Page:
Administrative History

In 1983, Assemblyman Richard L. Brodsky and co-sponsors proposed expansion of public power in New York State as a means of effecting a reduction in electricity costs. The proposed legislation empowered the New York Power Authority to take over the investor-owned utilities through a market purchase of investor-owned utility stock at book value. It was asserted that ratepayer savings would accrue as a result of eliminating the need for return on stockholder equity (cost-savings from replacement of the equity with New York Power Authority tax exempt financing) and the elimination of federal income tax payments.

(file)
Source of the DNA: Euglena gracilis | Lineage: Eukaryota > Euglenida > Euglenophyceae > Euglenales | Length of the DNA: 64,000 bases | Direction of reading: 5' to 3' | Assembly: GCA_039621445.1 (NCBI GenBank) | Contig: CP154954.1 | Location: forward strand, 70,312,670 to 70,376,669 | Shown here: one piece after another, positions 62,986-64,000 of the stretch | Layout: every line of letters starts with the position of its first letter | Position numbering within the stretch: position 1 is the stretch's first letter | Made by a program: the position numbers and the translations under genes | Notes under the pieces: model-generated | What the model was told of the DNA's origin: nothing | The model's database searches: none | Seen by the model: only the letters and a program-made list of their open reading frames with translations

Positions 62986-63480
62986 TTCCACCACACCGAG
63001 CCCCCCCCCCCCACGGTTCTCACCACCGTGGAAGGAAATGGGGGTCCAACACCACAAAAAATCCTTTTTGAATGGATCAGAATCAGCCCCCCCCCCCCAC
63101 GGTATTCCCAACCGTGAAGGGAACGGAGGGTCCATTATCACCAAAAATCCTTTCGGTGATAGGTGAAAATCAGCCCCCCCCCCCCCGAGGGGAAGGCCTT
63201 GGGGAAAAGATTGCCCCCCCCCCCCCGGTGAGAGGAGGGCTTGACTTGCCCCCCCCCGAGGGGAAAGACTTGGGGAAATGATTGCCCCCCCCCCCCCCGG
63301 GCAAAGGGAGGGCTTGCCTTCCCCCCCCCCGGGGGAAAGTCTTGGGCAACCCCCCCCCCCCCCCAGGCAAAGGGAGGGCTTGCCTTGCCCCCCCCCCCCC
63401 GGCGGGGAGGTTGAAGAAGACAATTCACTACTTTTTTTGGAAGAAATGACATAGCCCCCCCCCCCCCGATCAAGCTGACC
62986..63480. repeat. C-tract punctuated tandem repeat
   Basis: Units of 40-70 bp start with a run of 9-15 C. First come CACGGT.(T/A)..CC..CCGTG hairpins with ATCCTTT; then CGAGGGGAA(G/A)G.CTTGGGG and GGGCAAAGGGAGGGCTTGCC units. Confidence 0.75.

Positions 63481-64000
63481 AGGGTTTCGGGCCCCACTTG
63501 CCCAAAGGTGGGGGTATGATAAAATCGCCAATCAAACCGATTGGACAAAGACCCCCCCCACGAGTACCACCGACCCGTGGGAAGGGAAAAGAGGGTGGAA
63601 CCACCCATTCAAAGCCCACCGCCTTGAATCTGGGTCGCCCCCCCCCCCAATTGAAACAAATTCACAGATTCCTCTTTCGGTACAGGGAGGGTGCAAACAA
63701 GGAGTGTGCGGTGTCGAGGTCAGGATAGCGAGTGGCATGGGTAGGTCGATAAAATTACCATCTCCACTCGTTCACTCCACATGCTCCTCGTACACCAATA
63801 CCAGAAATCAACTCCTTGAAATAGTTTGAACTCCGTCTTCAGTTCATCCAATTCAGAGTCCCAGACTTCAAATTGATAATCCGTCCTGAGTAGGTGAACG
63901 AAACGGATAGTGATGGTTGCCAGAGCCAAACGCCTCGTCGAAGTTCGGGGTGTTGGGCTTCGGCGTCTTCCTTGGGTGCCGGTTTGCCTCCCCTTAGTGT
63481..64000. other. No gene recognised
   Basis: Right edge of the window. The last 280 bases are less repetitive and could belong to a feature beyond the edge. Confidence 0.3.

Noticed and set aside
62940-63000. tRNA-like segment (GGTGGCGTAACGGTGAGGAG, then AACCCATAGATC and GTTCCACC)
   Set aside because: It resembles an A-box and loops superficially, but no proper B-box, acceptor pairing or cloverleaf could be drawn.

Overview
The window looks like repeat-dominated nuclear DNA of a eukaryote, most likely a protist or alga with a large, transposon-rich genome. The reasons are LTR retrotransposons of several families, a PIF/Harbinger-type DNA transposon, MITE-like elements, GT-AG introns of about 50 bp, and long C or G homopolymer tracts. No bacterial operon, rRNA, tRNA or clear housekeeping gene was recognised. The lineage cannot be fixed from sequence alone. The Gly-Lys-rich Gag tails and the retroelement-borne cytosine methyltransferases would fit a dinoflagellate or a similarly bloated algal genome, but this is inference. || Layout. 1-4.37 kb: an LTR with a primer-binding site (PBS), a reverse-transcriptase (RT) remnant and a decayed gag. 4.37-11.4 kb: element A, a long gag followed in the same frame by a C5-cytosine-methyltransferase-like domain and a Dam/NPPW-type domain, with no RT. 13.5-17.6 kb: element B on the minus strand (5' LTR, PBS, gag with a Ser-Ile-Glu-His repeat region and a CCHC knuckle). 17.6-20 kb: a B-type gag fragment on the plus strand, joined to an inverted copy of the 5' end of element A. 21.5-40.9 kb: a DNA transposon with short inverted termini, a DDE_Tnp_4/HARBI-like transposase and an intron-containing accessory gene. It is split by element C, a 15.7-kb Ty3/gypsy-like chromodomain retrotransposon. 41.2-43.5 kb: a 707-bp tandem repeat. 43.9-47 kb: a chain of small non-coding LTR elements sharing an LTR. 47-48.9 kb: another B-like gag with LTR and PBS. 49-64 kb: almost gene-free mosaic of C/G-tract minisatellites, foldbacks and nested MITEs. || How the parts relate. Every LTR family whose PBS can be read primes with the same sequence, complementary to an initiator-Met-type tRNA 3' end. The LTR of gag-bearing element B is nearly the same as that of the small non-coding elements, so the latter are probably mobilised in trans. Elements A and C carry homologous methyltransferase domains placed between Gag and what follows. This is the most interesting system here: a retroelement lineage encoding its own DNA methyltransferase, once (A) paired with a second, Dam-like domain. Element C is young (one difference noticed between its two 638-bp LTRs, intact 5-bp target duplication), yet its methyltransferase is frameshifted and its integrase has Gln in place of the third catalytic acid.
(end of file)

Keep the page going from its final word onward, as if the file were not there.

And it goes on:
The Long Island Power Authority (LIPA) was created as a corporate municipal instrumentality of New York State by the Long Island Power Authority Act, Chapter 517 of the Laws of 1986, effective January 15, 1987. Pursuant to that act, LIPA is a political subdivision of the state exercising essential governmental and public powers in the area of Long Island energy needs. The LIPA Act expressed concern over the Shoreham Nuclear Generating Station. Shoreham was never granted a full power operating license from the Nuclear Regulatory Commission. This created significant rate increases, straining the economic capabilities of ratepayers. LIPA was established for the purpose, among others, of replacing the Long Island Lighting Company with a publicly-owned power authority.